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LS 101 Supplement - Information Literacy   Tags: information literacy, library, library science  

This guide is designed to act as a supplement to LS 101 and provide some basic information related to information literacy.
Last Updated: Jan 13, 2016 URL: http://libguides.lincolnu.edu/information_literacy Print Guide RSS Updates

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Why Can't I Just Search Google?!

Many students want to search Google for all of their researching needs. This video, provided by the University of Rhode Island Libraries, explains the answer. 

 

What is Information Literacy?

From the Association of College & Research Libraries. 

Information Literacy Defined

Information literacy is a set of abilities requiring individuals to "recognize when information is needed and have the ability to locate, evaluate, and use effectively the needed information." 1 Information literacy also is increasingly important in the contemporary environment of rapid technological change and proliferating information resources. Because of the escalating complexity of this environment, individuals are faced with diverse, abundant information choices--in their academic studies, in the workplace, and in their personal lives. Information is available through libraries, community resources, special interest organizations, media, and the Internet--and increasingly, information comes to individuals in unfiltered formats, raising questions about its authenticity, validity, and reliability. In addition, information is available through multiple media, including graphical, aural, and textual, and these pose new challenges for individuals in evaluating and understanding it. The uncertain quality and expanding quantity of information pose large challenges for society. The sheer abundance of information will not in itself create a more informed citizenry without a complementary cluster of abilities necessary to use information effectively.

Information literacy forms the basis for lifelong learning. It is common to all disciplines, to all learning environments, and to all levels of education. It enables learners to master content and extend their investigations, become more self-directed, and assume greater control over their own learning. An information literate individual is able to:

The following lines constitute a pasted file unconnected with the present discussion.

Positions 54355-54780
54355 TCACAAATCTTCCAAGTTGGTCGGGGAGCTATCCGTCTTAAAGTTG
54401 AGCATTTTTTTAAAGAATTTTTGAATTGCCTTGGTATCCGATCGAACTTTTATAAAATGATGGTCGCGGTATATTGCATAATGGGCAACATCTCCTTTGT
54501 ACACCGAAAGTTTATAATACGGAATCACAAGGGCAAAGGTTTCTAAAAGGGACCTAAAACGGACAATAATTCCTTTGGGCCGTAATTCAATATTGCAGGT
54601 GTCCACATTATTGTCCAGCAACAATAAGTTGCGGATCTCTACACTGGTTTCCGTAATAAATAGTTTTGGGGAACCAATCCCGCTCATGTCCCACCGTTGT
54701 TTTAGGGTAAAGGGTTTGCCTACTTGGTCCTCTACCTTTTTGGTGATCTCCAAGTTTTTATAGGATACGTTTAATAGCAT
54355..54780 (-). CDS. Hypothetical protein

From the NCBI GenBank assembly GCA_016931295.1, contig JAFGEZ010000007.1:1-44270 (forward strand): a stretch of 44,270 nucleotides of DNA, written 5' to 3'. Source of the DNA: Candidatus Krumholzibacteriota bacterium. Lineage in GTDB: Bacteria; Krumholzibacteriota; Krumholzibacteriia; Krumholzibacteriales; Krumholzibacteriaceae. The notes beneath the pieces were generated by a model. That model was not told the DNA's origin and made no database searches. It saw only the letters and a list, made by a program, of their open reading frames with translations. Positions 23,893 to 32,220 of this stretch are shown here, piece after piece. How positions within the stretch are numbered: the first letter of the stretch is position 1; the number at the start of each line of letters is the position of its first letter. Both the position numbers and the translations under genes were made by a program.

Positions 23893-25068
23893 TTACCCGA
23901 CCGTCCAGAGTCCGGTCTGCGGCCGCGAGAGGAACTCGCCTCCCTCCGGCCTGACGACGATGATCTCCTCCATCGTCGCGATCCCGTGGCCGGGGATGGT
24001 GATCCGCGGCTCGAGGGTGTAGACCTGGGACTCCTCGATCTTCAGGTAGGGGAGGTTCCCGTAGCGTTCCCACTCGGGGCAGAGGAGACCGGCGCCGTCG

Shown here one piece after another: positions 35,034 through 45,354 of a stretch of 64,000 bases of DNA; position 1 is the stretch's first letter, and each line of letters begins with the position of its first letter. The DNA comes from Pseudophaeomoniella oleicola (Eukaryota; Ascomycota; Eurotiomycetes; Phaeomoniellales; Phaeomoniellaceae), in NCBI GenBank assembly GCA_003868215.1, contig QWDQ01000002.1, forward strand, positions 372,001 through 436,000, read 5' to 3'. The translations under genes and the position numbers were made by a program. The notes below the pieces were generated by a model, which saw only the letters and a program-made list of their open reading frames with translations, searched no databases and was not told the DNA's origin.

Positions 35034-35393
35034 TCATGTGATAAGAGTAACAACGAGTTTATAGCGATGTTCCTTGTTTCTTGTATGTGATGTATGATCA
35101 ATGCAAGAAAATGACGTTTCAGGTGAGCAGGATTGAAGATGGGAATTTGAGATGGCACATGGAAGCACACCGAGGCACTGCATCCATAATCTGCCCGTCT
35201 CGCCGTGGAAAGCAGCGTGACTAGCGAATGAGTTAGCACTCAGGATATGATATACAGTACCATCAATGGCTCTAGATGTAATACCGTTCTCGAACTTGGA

• Determine the extent of information needed
  • Access the needed information effectively and efficiently
  • Evaluate information and its sources critically
  • Incorporate selected information into one’s knowledge base
  • Use information effectively to accomplish a specific purpose
  • Understand the economic, legal, and social issues surrounding the use of information, and access and use information ethically and legally
 

What is Information?

 

Avoiding Plagiarism

It is important to always cite your sources. Watch this short clip to better understand how to avoid plagiarism. 

Review this website if you need more help. 

 

Works Cited

Akhallu7. Chicago Manual Style (CMS) Formatting. Web. February 15, 2012.

InnovativeTeach. Easy Referencing Using Word 2010. Web. April 21, 2011.

Kelley, Jesse. Building Information Literacy Skills. Arkansas. Web. February 12, 2013. 
(Template) http://libguides.philander.edu/informationliteracy 

LaPlante, Kevin. Avoiding Plagiarism: What Do I Need To Cite. Web. March 15, 2010

Larier Libraries. Developing A Research Question. Web. July 17, 2012.

Peak, David. APA Format Citations - Sixth Edition. Web. October 30, 2009.

Peak, David. MLA Style Essay Format - Word Tutorial. Web. January 10, 2011.

URILibraries. Why Can't I Just Search Google. Rhode Island. Web. August 24, 2012.

Western University. Evaluating Resources. California. Web. January 13, 2012.

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